updating an older Motobecane hardtail- Mtbr.com
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  1. #1
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    updating an older Motobecane hardtail

    Have been thinking about updating my Motobecane hardtail - a 2000 model HT400. The frame is solid, comfortable and fits me well (a little better than my full-suspension XC race bike). So, I have some questions for someone who has updated an older model. The frame is not the same as the ones used now for the HT 300 - HT 700 series.
    - will the frame accept a 9-gear cassette? It currently has a 7-gear, although it looks like there is some kind of spacer.
    - is the frame wide enough to accept wheel hubs used now?
    - how do I know what length of steerer tube for the new fork? I don't think the original will guide me, because it is a discontinued RST fork with a quill and a threaded headset.
    - anyone know the frame weight?
    - how about the frame dimensions, especially the fork and seat-tube angles?
    Thanks in advance.

  2. #2

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    A frame from 2000 probably has a 135mm rear dropout spacing which is what present day frames use and will work with a 9 speed drive train, you will have to upgrade your chain, your crank, your derailleurs, and your shifters. If the wheels use a free-wheel and not a cassette you will need new wheels for a 9 speed cassette. I know some 7 speed bikes (trek 820) still use freewheels. Since you have a quill stem it is most likely a 1 inch headset, which was more commonly used with quill stems, the modern standard is 1 1/8 inches. However, a lot of bikes had switched to 1 1/8 headtubes and threadless headsets by then, so I can't give you a complete answer without measuring the frame.

    If you are willing to part with the bike, consider that it might just be cheaper to buy a new bike with the components you want and sell the old one. Here's the cheapest 27 speed motobecane hardtail on bikesdirect website:

    http://www.bikesdirect.com/products/...om_trail08.htm

    Here's one for the same price if you want to try a 29'er
    http://www.bikesdirect.com/products/...antom29_08.htm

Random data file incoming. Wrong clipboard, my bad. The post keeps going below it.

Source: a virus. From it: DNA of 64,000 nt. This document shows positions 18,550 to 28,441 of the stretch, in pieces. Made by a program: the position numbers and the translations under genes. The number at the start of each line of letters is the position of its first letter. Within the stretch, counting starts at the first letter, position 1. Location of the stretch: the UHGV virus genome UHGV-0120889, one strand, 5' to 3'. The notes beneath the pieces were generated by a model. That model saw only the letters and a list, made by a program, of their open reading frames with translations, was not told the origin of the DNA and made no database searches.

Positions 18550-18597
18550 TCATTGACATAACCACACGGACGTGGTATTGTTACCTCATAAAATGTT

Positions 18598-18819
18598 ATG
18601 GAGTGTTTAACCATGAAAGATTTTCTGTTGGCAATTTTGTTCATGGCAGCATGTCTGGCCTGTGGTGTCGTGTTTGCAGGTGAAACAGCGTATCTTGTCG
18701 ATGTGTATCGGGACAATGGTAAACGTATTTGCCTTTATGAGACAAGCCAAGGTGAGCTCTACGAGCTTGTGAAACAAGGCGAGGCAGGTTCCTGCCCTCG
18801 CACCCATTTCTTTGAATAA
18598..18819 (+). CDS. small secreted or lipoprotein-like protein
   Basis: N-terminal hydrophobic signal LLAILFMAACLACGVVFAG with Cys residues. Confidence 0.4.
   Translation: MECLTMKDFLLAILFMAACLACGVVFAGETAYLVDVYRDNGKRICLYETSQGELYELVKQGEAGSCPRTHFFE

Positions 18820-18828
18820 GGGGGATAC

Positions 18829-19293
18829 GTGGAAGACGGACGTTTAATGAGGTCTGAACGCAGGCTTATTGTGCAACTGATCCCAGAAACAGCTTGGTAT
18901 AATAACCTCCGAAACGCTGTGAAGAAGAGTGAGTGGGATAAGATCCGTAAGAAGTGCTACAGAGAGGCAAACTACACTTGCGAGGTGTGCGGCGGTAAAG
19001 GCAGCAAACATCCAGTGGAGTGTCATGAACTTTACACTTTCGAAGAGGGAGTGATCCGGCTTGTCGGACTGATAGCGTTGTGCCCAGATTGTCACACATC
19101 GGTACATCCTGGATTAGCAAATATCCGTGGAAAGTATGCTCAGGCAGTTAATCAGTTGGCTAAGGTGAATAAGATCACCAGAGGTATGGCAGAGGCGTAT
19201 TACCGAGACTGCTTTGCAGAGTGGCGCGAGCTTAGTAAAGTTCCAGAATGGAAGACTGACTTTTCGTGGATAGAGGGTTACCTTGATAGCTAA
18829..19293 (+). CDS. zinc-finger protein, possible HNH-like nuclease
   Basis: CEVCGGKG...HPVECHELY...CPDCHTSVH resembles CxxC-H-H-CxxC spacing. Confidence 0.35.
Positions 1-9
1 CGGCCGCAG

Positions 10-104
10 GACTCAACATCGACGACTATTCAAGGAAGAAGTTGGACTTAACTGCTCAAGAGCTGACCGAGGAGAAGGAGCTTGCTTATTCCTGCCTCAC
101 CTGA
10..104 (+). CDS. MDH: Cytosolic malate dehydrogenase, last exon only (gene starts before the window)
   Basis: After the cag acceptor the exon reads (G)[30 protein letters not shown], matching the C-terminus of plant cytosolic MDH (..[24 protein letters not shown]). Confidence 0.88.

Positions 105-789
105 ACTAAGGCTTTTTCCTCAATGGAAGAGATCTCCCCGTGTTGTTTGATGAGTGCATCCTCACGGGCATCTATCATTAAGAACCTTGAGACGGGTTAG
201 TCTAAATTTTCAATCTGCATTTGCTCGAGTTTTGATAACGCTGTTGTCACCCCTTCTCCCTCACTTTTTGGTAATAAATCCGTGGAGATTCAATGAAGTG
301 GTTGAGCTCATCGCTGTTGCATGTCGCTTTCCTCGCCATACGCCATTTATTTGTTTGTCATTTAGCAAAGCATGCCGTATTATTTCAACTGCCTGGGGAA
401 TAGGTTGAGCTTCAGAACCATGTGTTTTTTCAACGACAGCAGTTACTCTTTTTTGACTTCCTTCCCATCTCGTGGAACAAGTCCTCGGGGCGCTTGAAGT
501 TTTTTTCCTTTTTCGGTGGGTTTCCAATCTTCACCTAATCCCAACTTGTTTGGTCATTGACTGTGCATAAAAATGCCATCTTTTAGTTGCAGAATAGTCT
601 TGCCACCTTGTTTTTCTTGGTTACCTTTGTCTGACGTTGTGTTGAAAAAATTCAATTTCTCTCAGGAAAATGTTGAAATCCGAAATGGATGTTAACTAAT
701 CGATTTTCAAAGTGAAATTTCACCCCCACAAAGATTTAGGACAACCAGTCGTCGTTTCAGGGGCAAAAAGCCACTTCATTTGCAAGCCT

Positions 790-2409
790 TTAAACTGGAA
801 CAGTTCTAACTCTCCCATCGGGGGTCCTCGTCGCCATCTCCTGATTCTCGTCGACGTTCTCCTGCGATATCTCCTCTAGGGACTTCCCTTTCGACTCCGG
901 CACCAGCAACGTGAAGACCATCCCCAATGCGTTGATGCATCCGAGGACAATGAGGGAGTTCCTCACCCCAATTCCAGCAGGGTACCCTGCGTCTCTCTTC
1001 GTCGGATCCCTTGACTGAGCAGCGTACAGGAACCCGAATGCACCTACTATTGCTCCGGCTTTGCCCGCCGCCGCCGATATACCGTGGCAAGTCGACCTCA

Finally, another 29'er 27 speed for under $500 (this bike is a steal at this price):
    http://www.bikesdirect.com/products/...liff29comp.htm

  3. #3
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    With the low price of Motobecanes, it seems to make much more sense to just buy a new bike. You can upgrade what you have, but you will probably spend as much as you would buying a new bike.
    2015 Niner Jet 9 Carbon
    2014 Focus Raven 27R
    2017 Lynskey GR250
    2016 Niner BSB
    1987 Haro RS1

  4. #4
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    Have you consider adapting it to a commuter?
    R.I.P. Ronnie James Dio ~ July 10, 1942 May 16, 2010

  5. #5
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    Well, I did the math on buying the parts I'd need (or want) and you guys seem to be right. It looks cheaper to buy a new bike, even though upgrading parts SHOULD be a more logical way to go.
    Thanks for your input, guys.

  6. #6
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    Quote Originally Posted by brass
    Well, I did the math on buying the parts I'd need (or want) and you guys seem to be right. It looks cheaper to buy a new bike, even though upgrading parts SHOULD be a more logical way to go.
    Thanks for your input, guys.
    You have to realize that components are so marked up that it is very expensive to upgrade a bike. If you are patient and shop around there are some good deals to be had, but it is a lot of effort. Bike manufacturers buy in such a large quantity from the component makers that they get a HUGE discount over what you pay. So a bike manufacturer is charging you mostly for the frame, and throwing in the components at a very low cost. When you factor in a direct seller like bikesdirect, it is hard to upgrade for cheaper than the cost of a new bike. Some people buy Motobecanes just to use as build kits and then they sell the frame.
    2015 Niner Jet 9 Carbon
    2014 Focus Raven 27R
    2017 Lynskey GR250
    2016 Niner BSB
    1987 Haro RS1

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